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At a little overt halfway through 2023, credential theft is still a major thorn in the side of IT teams. The heart of the problem is the value of data to cybercriminals and the evolution of the techniques they use to get hold of it. The 2023 Verizon Data Breach Investigations Report (DBIR) revealed that 83% of breaches involved external actors, with almost all attacks being financially motivated. Of these breaches by external actors, 49% involved the use of stolen credentials.
We’ll explore why credential theft is still such an attractive (and successful) attack route, and look at how IT security teams can fight back in the second half of 2023 and beyond.
The hallmarks of many successful cyberattacks are the determination, inventiveness, and patience threat actors show. Though a user may spot some attacks through security and awareness training, it only takes one well-crafted attack to catch them. Sometimes all it takes is for a user to be rushing or stressed. Threat actors craft fake login pages, falsified invoices (such as in business email compromise attacks), and redirect email exchanges to trick the end-user into giving up credentials or funds.
Verizon’s DBIR noted that 74% of breaches include the human element, either through human error, privilege misuse, social engineering, or stolen credentials. One interesting data point was that 50% of all social engineering attacks in 2022 used a technique called ‘pretexting’ – an invented scenario that tricks a user into giving up their credentials or performing another beneficial action to the attacker. This shows that attackers know users are often the weak link, and they’re committed to using social engineering to get their hands on credentials. It’s often an easier route into an organization than hacking a technical element of an IT system.
Big organizations with large security budgets are not immune to cyberattacks – even those working the cybersecurity industry. Norton Lifelock Password Manager offers a recent case study into the lengths attackers will go to in order to get hold of passwords. As noted by the state of Maine’s Attorney General, Norton notified nearly 6,500 customers early in 2023 that their data may have been compromised. Through a brute-force attack using stolen credentials, attackers eventually found working passwords and swiftly proceeded to log into customer accounts, potentially accessing stored customer secrets.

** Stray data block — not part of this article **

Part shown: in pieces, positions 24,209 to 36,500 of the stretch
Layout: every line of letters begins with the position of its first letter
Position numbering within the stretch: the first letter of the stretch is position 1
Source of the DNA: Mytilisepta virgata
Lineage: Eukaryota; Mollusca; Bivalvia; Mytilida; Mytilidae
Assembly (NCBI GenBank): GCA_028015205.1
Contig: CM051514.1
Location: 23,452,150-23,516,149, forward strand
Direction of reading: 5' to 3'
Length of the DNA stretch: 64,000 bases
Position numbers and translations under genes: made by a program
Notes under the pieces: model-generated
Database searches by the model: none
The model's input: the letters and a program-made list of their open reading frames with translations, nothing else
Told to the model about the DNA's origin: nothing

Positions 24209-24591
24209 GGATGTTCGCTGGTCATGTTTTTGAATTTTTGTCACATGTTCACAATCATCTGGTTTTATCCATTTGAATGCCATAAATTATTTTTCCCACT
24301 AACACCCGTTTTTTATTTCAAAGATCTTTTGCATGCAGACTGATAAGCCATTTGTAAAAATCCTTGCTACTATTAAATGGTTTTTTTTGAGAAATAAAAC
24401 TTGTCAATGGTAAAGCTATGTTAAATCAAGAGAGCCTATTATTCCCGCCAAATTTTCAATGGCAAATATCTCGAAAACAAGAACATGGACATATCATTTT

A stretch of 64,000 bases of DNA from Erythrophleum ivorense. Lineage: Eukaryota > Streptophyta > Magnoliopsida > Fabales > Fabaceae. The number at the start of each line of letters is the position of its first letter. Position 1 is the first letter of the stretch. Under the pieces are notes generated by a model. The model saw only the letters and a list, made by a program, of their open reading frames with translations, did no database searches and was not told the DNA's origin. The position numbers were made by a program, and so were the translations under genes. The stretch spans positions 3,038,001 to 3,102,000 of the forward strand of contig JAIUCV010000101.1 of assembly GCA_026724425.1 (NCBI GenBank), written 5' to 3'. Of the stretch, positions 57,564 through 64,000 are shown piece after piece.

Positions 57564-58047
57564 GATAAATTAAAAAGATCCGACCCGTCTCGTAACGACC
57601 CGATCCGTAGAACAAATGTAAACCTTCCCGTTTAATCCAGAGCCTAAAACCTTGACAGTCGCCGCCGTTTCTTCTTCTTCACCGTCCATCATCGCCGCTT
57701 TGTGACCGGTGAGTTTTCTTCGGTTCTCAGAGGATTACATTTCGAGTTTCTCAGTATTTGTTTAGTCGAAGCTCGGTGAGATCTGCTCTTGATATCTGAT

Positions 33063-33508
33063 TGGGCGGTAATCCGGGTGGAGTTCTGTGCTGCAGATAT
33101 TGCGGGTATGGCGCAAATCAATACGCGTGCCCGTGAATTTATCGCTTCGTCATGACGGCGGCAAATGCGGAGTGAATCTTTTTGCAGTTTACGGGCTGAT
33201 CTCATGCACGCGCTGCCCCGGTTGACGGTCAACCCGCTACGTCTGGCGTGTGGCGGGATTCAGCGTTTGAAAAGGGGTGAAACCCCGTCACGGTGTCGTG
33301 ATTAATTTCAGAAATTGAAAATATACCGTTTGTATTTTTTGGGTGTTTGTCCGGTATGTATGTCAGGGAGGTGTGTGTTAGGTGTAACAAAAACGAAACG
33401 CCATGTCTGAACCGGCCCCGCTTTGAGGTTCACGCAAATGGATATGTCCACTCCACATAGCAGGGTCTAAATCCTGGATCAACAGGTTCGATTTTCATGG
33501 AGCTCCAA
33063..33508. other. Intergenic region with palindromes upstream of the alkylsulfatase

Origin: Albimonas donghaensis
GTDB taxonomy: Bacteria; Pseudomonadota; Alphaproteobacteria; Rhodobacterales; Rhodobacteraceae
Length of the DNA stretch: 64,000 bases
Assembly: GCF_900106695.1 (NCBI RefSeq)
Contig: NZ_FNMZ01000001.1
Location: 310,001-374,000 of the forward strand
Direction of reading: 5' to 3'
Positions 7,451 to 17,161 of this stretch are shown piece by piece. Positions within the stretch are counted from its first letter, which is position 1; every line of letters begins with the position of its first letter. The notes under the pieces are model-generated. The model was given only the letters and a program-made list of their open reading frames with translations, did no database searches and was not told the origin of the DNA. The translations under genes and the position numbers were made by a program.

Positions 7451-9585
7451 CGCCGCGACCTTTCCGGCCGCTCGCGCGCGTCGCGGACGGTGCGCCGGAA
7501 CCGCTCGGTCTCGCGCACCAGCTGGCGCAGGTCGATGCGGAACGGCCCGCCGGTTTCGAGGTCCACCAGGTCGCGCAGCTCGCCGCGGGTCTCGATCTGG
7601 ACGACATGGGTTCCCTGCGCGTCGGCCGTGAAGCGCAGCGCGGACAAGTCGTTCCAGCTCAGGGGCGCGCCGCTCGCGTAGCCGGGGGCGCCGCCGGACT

Despite Norton IT alerting on a large volume of failed logins and taking fast action, Norton Lifelock Password Manager customers were still compromised. This underlines the threat that stolen credentials play in attacks. No matter the strength of a company’s security, a password stolen from another less-protected organization is difficult to prevent from reuse.
As the Verizon report showed, nearly half (49%) of last year’s breaches stemmed from stolen credentials. So where are attackers purchasing these breached credentials? And how can you tell if your users have compromised passwords out there too?
Like evolved black markets of old, online black markets peddling stolen credentials are increasingly common. Huge datasets consisting of hundreds of thousands of stolen credentials are available for sale while costing peanuts next to the possible payoff a successful ransomware or BEC attack could have. These lists are especially valuable for non-technical attackers who lack the skills to hack IT systems themselves.
The recent Genesis Market takedown showed how these marketplaces are evolving. Offering “digital fingerprints” for sale, instead of just a compromised username and password, continually updated identities were available for a subscription. More than just a stolen set of credentials, these fingerprints paired with closely-located VPN access that allowed an attacker far greater access than stolen credentials alone can offer.
The shady underground nature of these markets makes them difficult to discover and remove. One may be eradicated with another popping up mere days later. With the median cost of a business email compromise attack rising to $50,000 alone in 2023, the buying of stolen credentials is all the more attractive for threat actors.
With a full 49% of breaches involving stolen credentials and evolving digital black markets, such as Genesis, tools dedicated to detecting compromised passwords are vital for overworked IT departments. Specops Password Policy withBreached Password Protection helps users create stronger passwords in Active Directory with dynamic, informative client feedback and blocks the use of over 3 billion unique compromised passwords.
This includes lists found on dark websites such as Genesis and passwords being used in attacks right now on Specops honeypot accounts. IT teams enjoy tight AD integration, and easy-to-use end-user interfaces for complying with complex password policies and preventing the use of weak and compromised credentials.
Interested in taking a first step towards better password security? Scan your Active Directory with Specops Password Auditor for visibility into how many compromised passwords might already be in your existing environment. Start closing off easy attack routes today to avoid major compromises in the future.